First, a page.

> A sufficient sum has been guaranteed by the Melbourne Cricket Club to enable 11 gentleman cricketers to visit Victoria during the ensuing summer, but the guarantors have stipulated that Mr W. Grace should be one of the team. . No outsider seems to have crept to the front in the Two Thousand Guineas. Prince Charlie, Cremorne, and Queen's Messenger, who were placed first, second, and third for that race, were the other principal two-year-old winners of 1871, and it is a curious fact also that they were all home l?red. -Prince Charlie, the winner of the Two Thousand, is the property of Mr Joseph Dawson. For some time past we (Macleay Herald) have noticed parties in the early part of the day towing something behind a boat about in the r>ver, opposite Mr F. Scott's, and on enquiry we were rather amused to finely that the operations we had noticed were part of the training of the racehorse Gladiateur, for the Port Macquarie races. We understand that the " old horse's pins" not being in very good condition, this method had been adopted by Mr Crossman to give the horse exercise. A home paper learns that a party of gentlemen, not unknown to the sporting (md literary world, intend shortly to embark on an expedition round England and Scotland, visiting and sojourning in some bf the most untrodden distoicts of the island. This grand tour is to be made in caravans, built expressly for the purpose. They are to be fitted up with stoves, mirrors, couches, cooking utensils, and every other requisite, to which may be added guns, angling rods, and a flight of trained Falcons. A journal of the progress and incidents will be published periodically. A celebrated mare, Hegira, died at the close of last year in Kentucky. She is recorded as the first animal in America that beat the time of two miles in 3min. 40sec. On the occasion referred to she did the distance on the Metairie course at New Orleans, in 1850, in 3min. 34£ sec ., but the weight she carried was only about 801b (sst 101b), which is 301b less than was carried by Harry Bassett last year, when but three years old, in but one second longer time ; at the same time it is allowed that Hegira, on the occasion in question, won pulling double by a hun- 1 dred yards. The Daily News, in noticing the prospects of the cricket season in England, says :—": — " Whatever diversity of opinion may exist about the decadence of many of our English sports, no such apprehension ' need at any rate be felt with regard to j the national and manly game of cricket, | for each year marks its increasing popu- ! larity, by the addition of some previously j unheard of County Eleven, the opening j of some new ground, or the introduction I of matches between combatants, hitherto ] strangers to each other except by repute, | upon some one of the time honoured I arenas, which are as familiar as ' household words ' in the mouths of every cricketer or patron of the noble game. " Bam fighting is a national pastime in Egypt. The breed which is considered the best for fighting purposes is the Kharuff breed peculiar to Egyp 1 ", which furnishes splendid specimens of powerful and fierce ranis, remarkable for their hooked and solid noses and twisted horns, which being joined on the middle of the forehead offer a formidable defence. A good ram always fetches a high price amongst the fight -loving circles ; an ordinary one may be had for £2 or £3, while a ram who has obtained the reputation of a first-rate fighter can command as high a price as 10 guineas. The present Sultan, Abdul Aziz, is a great amateur of rams, and so is also Prince Mahmud Pasha, the son-in-law of the late Sultan. On the occasion of a fight the Pasha, in accordance with turf custom, makes his bets. The rule is that when two fighting rams belong to two separate individuals, the losing ram is handed over to the proprietor of the winner. A fox hunter describes in the Field a curious home for a fox :—": — " After a very good run with the Heythrop hounds about a month ago, our fox was lost most unaccountably close to Wick House ; and the scent was so good at the time that it was felt bold Reynard had used some unusually crafty dodge to escape his pursuers. A few days ago, some large fir trees were about to be cut down, a man went up a high tree to fasten a rope on to it. When half-way up he noticed an old magpie's nest, and something crawling up amongst the thick, bushy ivy. He holloaed out to the men below to look out, for there was something in the tree ; and sure enough there was a fine fox crawling up like a big • squirrel. When nearly at the top, more than 35ft. from the ground, he jumped off. The man in the tree fully expected to see him killed by the fall, but he jumped up and seemed none the worse. The sides of the tree were quite scratched and rubbed by this very quajnt 'getting up stairs,' and, from the position of the tree, there is little doubt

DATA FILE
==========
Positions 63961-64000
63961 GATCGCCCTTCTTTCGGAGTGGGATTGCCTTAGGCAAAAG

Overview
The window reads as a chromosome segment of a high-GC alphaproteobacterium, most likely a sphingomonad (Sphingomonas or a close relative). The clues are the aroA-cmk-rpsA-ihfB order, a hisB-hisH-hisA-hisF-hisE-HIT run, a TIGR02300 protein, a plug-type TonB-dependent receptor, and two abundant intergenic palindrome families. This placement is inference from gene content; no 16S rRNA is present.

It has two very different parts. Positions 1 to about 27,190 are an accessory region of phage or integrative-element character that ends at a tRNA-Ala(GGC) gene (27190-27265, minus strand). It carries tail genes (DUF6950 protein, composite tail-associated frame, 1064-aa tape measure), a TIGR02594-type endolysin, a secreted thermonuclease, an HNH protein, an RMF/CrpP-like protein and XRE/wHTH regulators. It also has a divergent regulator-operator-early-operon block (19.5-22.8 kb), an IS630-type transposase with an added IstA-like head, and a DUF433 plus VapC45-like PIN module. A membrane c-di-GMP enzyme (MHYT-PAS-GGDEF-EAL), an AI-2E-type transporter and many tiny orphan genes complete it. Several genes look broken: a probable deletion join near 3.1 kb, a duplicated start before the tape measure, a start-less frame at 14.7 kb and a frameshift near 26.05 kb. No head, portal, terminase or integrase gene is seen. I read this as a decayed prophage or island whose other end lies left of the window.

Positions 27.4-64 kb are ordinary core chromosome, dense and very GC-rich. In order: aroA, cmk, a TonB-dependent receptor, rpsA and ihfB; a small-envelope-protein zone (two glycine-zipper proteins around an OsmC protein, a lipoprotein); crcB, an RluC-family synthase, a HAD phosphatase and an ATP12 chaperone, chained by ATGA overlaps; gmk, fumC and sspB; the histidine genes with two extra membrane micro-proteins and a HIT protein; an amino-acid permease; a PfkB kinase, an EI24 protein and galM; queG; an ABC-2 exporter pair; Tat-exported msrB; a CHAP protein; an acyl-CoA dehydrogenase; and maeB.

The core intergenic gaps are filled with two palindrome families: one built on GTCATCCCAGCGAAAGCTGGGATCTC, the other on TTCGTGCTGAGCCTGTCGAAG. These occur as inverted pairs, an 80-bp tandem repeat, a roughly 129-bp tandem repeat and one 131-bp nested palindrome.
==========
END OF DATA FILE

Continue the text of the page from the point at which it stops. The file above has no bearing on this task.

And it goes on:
that it was this strange tree-climber we lost so mysteriously a month ago." English sportsmen may perhaps smile at the stress which American Turfites lay upon '* time," and of the fact that of the | cases recently before the Board of Appeal two were connected with the offence of " suppressing" time in trotting matches, an infringement of law which on the American turf renders the offender liable to " expulsion," together with his horse, from authorised "tracks." The fact is, that whereas on the English turf weight carried is the main test of the merit of a racing performance (where the load of the horse is borne on the saddle), in American trotting- matches " time" is the especial gauge of the merit of a performance (the state of the course being also, considered), and where in England winners 'of certain events carry extra weight as penalty for later races, in America the "time" which has or has not been beaten by an animal is taken as the only available gauge for penalty for trofing-horses. Where an English clerk of the course would advertise a. race for " horses that have never won 20050v5.," an American lessee would frame his conditions for " horses that have never recorded 2m. 403.," etc. Hence the suppression of the time of a race is an offence against the porality of the American Turf • as much as it would be in England for the jockey of a beaten horse to omit to weigh in ; for in the latter case, if the weighing in were neglected, a horse could be "stopped" without pulling, by simply giving him extra weight after his jockey weighed out. Hence, with the necessity for laying an official stress upon time in trotting races, it can be understood how it is that in flat racing also more reliance ia placed upon the merits and demerits of time than would be dreamt of in England. Among sundry cases recently brought before the Turf Court of Appeal at New York, one commands especial interest from its close resemblance in many points to the celebrated Sadler v. Smith trial in England, which arose out of the false start and disputed race in a sculling match on the Thaires between Kelly and Sadler. In the American case referred to, it appears that on September 18th, 1871, at Fleetwood Park> on the occasion of a fourth heat for a certain horse-race, the j Judge gave the word to go, when the horses, with one exception, had come up to the mark " all in a bunch.'* The remaining horse was some lengths in the rear, and whipped round at the Avord to start. However, a start was understock, and effected by the drivers of the other [horses. Meantime, Mr Tallman, super1 intendent of the Fleetwood Park Associa- ! tion, having noticed the one horse that \ had been left in the lurch, took upon himself j to order the recall-bell to be rung, though I thehorseshadbythattimeproceedednearly j a quarter of a mile. This was done, and the I majority at once slackened speed and pulled up. Two drivers, however, those of Coleman and Charley Green, continued on their way, and eventually passed the post respectively first and second. The judges then decided that this last was no heat^and ordered a fresh start. Roden, the driver of Coleman, claimed the heat, refused to start again, and drew his horse, giving notice of appeal. Here ends the similarity between this dispute and that between Kelly and Sadler, for whereas in the latter case a judge and jury overruled the order of the referee and starter, and decided the race to have been void, in the present American case the Board of Appeal ruled just the converse of the English precedent, and decided that the judge's order to start once given, was absolute, and the race and subsequent result irrevocable. They overruled the decision that the heat won by Coleman was no heat, and awarded it to him accordingly. The new cricket ground which has been formed in the heart of London, and which threatens to become a formidable rival to Lord's, is thus described by the Daily News :—": — " Most of our readers are probably aware of the existence of what is called ' Prince's Club,' which is entered from Hans place, Sloane street, which forms part of a domain, which during the Georgian era was a Royal residence, yclept the Pavilion. Upon the south-east portion of this have been erected from time to time probably the finest range of racket and tennis courts in existence, with baths and other luxuriotis appointments. The ' Club,' which is numerically very strong, is composed exclusively of noblemen and gentlemen, constituting the upper crust of English society, and the management is admirably carried out by the Messrs George and James Prince, who are the lessees. Closely adjoining the courts is a large enclosure of some fifteen acres, until recently occupied as a nursery garden, and to the conversion of this extensive area into a cricket-ground for the Club, Messrs Prince, in 1870, directed their attention ; and so well and thoroughly was the metamorphosis effected under their own personal supervision, with a few hints from Southerton, the famous Susses bowler, thai the members of the Club and, the'